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Tower Dwellers Review http://www.hardcoredroid.com/tower-dwellers-review/ http://www.hardcoredroid.com/tower-dwellers-review/#comments Thu, 16 Oct 2014 04:14:47 +0000 http://www.hardcoredroid.com/?p=29521 android-strategy-tower-dwellers-01If I dwelt in a tower (rather than lived in it – dwelling seems to imply that people haven’t invented TVs or fridges yet), I’m pretty sure I’d want to be an archer. Archers, it seems to me, have got it figured out: not for them the life of a swordsman, sitting in a tin can and beating your face against your enemy’s face until one of those faces breaks. No, archers stay well away from dangerous creatures, making their entire houses into larger versions of aforementioned tins (aka towers). Better yet, if someone threatens your tin/home, you simply shoot them with sticks of wood until they die from little-sticks-of-wood poisoning.

So it is with Tower Dwellers. A Unit-Crafting Tower Defense game, it’s served from roughly the same cauldron as Kingdom Rush and Clash of Clans. It pits you against the obligatory hordes of monsters marching along fixed paths, and gives you towers filled with cute wee folk with which to stop them. Your basic towers only produce peasants, little better than yokel-flavored speed bumps in the monsters’ path, but add support buildings next to your towers and out pop steel-hatted soldiers, rustic-looking archers, or bearded wizards. Adding more buildings either gives them better versions of their original equipment (soldiers become sergeants become knights, and so on), or hybridizes it to give you things like paladins who can heal nearby allies, or musketeers who add a bit of a magical zing to their attacks. Your soldiers march out from their towers to a point specified by you, so you can back up the meatiness of your knights with the spicy relish of your marksmen – and prevent the monsters from blending them all together to make a sort of bloody gazpacho.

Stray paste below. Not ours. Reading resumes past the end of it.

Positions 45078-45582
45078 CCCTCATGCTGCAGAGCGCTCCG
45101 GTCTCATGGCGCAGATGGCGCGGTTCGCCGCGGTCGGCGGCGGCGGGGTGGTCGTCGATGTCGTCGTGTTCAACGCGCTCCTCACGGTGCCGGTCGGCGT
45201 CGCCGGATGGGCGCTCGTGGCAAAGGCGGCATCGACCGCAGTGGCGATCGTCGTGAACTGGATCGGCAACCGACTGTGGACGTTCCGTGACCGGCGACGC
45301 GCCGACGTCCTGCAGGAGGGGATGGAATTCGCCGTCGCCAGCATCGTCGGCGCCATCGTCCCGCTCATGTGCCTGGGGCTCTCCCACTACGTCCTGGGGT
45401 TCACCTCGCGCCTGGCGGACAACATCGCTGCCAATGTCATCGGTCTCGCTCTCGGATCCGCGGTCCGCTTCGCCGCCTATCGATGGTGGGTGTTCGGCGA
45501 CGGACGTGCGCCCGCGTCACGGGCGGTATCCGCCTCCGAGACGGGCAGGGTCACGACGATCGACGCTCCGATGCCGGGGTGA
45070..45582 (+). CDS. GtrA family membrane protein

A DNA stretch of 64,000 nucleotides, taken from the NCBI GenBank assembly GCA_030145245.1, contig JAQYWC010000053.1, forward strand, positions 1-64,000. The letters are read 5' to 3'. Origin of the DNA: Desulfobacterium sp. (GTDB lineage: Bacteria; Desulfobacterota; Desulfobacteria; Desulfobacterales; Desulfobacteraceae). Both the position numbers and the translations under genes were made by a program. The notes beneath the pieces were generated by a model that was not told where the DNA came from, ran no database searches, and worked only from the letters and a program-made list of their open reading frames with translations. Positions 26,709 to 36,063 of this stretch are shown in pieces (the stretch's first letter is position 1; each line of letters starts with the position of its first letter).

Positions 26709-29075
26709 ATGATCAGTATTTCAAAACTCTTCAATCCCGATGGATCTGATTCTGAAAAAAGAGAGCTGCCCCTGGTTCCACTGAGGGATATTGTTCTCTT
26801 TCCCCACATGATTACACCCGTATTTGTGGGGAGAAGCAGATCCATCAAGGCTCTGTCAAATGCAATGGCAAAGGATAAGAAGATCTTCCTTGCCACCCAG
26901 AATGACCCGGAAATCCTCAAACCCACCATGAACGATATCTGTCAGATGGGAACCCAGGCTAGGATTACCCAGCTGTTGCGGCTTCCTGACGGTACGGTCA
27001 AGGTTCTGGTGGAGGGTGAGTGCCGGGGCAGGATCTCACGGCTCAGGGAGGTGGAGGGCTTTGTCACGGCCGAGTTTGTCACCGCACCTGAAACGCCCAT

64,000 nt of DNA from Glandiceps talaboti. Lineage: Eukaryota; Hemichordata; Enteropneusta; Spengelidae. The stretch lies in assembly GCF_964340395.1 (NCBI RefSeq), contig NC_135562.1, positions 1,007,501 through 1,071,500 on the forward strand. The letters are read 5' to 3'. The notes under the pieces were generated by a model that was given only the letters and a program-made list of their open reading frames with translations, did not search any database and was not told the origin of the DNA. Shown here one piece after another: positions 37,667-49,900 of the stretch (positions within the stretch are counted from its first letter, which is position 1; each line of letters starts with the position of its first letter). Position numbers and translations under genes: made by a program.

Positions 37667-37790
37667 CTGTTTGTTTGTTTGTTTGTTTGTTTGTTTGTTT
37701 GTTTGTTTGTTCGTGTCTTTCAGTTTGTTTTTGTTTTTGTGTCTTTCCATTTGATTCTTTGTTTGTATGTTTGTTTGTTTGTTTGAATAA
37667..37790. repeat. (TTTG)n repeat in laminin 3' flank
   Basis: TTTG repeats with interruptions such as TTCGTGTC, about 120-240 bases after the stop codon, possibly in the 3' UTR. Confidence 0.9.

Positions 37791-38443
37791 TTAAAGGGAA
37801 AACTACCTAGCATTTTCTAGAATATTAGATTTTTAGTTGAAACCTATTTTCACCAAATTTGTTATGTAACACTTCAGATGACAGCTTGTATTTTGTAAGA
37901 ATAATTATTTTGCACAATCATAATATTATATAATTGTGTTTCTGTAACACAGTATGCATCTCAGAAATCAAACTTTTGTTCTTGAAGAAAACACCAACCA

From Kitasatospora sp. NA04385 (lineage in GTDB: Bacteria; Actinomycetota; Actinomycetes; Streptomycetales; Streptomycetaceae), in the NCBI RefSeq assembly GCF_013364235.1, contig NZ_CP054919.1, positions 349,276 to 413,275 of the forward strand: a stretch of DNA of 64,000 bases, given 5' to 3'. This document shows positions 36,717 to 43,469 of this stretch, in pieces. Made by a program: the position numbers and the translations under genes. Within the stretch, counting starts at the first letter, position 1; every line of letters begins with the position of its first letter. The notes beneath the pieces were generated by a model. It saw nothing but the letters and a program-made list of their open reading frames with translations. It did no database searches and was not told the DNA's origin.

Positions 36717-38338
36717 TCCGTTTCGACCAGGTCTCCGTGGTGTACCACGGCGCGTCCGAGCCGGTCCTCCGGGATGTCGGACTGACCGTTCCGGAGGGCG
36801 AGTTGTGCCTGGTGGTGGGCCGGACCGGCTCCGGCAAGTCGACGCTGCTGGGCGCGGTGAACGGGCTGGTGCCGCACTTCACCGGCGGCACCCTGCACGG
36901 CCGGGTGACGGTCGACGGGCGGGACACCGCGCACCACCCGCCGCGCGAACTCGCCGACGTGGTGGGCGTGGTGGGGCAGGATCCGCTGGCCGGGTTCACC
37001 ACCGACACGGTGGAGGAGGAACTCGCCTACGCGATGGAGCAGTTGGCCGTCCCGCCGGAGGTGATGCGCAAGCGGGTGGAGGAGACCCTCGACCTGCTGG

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And it’s fun. There’s a delight in the first few levels of pushing your little men about with the touch-screen interface, whisking them into the path of enemies and away again. The art style, while far from original, is cute and easy on the eye, and there’s a nice range of monsters to gawk at and then butcher. The game also offers rudimentary but ultimately charming narration: the background story (wherein you must rid the land of monsters) sets the scene even when it’s obviously piffle. It’s not afraid of being challenging either: there’s a lot to do in the more difficult levels, and I found that the game started to stretch my mastery of its interface relatively early on. In fact, this was the first difficulty I had with the game. I found that it worked better on my PC emulator (Bluestacks) than it did on my touch-screen, where the accuracy and speed of the mouse interface became more useful as unit micro-management became more important in determining my success.

Sadly, my initial pleasure wore off sooner than I’d have hoped. Part of this was that most of the levels have their challenges spread unevenly, with tricky setup and boss phases bookending rather humdrum midsections. But a more important part of that wearing process was that Tower Dwellers does a poor job of directing you towards its more interesting gameplay elements. You can pull off some pretty neat tricks, like moving rally points around to confuse the AI pathing; this makes the more stubborn monsters move backwards to chase your steel-suited fellas and gives your archers more time to pincushion them. Neither the gameplay itself nor the occasional tooltip will lead you towards this feature, though.

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The game is also pretty tight-lipped on the relative merits of the different units you can build, leaving you to discover them for yourself – though I found that most of the hybrid units were rather useless, and couldn’t keep up with their thoroughbred counterparts. For these particular tower dwellers, the gods have decided that if you’re going to be an archer, be an archer all the way; don’t mess about trying to wear a tin hat that doesn’t suit you. This was a small niggle, but it became emblematic of how I felt about the game: the hybrid units looked cool, but weren’t much use for actually beating the game. And though your soldiers can swan about, rushing from one lane of attack to another, you never get the feeling that they’re achieving very much, even when you win.